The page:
Monday November 25, 2019
Movie Review: Joker (2019)
Joaquin Phoenix should get an Academy Award nomination for the laugh alone.
Early on, we learn that Arthur Fleck has a condition that produces involuntary laughter, often to situations that don’t warrant it. Something depressing or tragic happens, and the laugh comes. And it’s not welcome. Arthur chokes on it and gasps for air afterwards. He’s pained. It’s reminiscent of the way most of us throw up. This Joker isn’t laughing like an insane criminal mastermind; he’s vomiting laughter.
Phoenix should get an Academy Award nomination for the run alone. We see him running a lot in this movie—toward violence, away from violence—and it’s often desperate, gangly, comic. It’s a chin-high, knees-high gait. Even when he’s wearing normal shoes, he runs like he’s got clown’s feet.
Phoenix’s Joker is small, scrawny, timid. We wonder how he’ll become big enough to inspire fear. Then he does. Then he is.
It’s a “worm turns” movie. Is that a problem? We tend to root for the worm in those, and the worm here is a killer—Bernie Goetz in clown makeup. Bigger question: If they do a sequel, and it’s far enough along in the storyline that Bruce Wayne has become Batman, will we root for Batman? Or will our allegiances still be with this guy?
Some people get their kicks
At the start, Arthur just wants to bring joy into the world. Unfortunately, he lives in Gotham City circa 1981, which is like New York City circa 1981, which basically means murder, assault, porn, general lawlessness.
Arthur experiences it daily. He works for the oddest temp agency in the world—a cramped, second-story walk-up that farms out men dressed as clowns to hospitals, kids parties, etc.—and one day he’s spinning an “Everything Must Go” sign outside of a decrepit business when some punks knock him down and steal his sign. When he chases them into an alleyway, they beat the shit out of him. Later, the boss asks him why he left his post, and where’s the sign, and well I guess he’ll have to take it out of his paycheck then. Arthur accepts it all with a laugh. That’s life.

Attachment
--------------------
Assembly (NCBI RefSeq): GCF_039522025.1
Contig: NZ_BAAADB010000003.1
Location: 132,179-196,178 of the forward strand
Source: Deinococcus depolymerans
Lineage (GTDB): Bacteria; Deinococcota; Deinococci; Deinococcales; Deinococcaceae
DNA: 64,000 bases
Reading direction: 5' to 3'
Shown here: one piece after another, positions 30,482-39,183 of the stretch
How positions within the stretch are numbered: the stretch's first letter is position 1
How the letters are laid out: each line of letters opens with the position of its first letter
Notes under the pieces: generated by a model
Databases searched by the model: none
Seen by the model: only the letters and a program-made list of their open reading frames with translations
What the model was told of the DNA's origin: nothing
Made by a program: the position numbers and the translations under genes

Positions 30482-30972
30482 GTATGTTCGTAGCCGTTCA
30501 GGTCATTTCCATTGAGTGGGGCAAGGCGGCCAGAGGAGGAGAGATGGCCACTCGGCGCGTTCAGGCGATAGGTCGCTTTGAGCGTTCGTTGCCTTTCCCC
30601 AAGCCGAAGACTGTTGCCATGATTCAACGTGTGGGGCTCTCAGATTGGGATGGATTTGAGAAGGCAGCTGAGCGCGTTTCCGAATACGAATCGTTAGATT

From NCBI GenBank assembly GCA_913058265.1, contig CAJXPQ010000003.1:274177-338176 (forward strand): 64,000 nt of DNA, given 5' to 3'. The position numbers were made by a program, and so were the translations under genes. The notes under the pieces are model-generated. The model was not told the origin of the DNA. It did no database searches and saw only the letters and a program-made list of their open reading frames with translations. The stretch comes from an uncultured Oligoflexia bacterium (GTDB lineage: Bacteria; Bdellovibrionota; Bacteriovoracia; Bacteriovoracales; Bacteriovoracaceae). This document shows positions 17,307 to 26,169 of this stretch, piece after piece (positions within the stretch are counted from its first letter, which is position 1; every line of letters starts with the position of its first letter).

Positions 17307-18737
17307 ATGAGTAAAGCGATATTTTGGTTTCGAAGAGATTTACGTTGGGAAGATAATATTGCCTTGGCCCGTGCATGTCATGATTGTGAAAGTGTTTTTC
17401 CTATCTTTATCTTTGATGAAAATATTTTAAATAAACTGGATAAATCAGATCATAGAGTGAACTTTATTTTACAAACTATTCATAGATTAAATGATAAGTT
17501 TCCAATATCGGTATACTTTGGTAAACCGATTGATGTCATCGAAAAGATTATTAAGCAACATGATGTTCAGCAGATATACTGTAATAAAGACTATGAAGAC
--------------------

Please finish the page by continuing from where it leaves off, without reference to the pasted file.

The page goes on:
It’s certainly his life. He tries to make a kid smile on the bus; the boy’s mother berates him. He tries to talk to his therapist/parole officer, but she’s just going through the motions—her life sucks, too—and eventually he tells her “You don’t listen, do you?” We’ve all seen the Joker’s masterful dance down the stairs in the trailer and on the poster, but what makes it brilliant is the prologue: trudging up those same stairs at the end of another sad, hopeless day. At the top is a sad, cramped apartment he shares with his shut-in mother, Penny (Frances Conroy of “Six Feet Under”), and together they heat up meals and watch a low-rent talk show host, Murray Franklin (Robert De Niro), who’s neither funny nor accessible but is somehow beloved, and whose theme music is “That’s Life.” Arthur loves him. He’s who he wants to be.
Cringingly, Arthur tries his hand at stand-up and doesn’t seem to understand what a disaster he is. Nor does the audience. Does it applaud? WTF? He also begins seeing a single-mom neighbor (Zazie Beets), but this seems off, too. She’s way above his pay grade, and when he acts oddly she simply smiles her beautiful smile. Eventually we realize the applause and the relationship are all in his head. He’s delusional. His stand-up routine is so bad, in fact, it becomes a running gag on Murray Franklin’s show. Murray, his hero, mocks him, and as he watches, behind Arthur’s eyes you see steel go up, with a flame behind it.
Arthur’s delusions are like his mom’s, who keeps insisting that her former employer, billionaire Thomas Wayne (Brett Cullen), will save them. Because? Because he’s a good man, she says, and he cares about them. Arthur discovers the true reason in a letter: He’s Thomas Wayne’s illegitimate son. Batman and Joker half brothers? Nice twist, I thought, and it leads to a supercreepy scene at Wayne Manor. Arthur, standing outside the gate, talks to like a six-year-old Bruce (Dante Pereira-Olson) and urges him closer. Between the bars, he lifts Bruce’s mouth into a gum-heavy smile. An unnamed Alfred (Douglas Hodge) swoops down and breaks it up, but that’s a helluva first meeting between superhero and villain. Particularly since there are still sympathetic elements to Arthur. It’s sad to watch him on the outside—the unwanted, outcast son.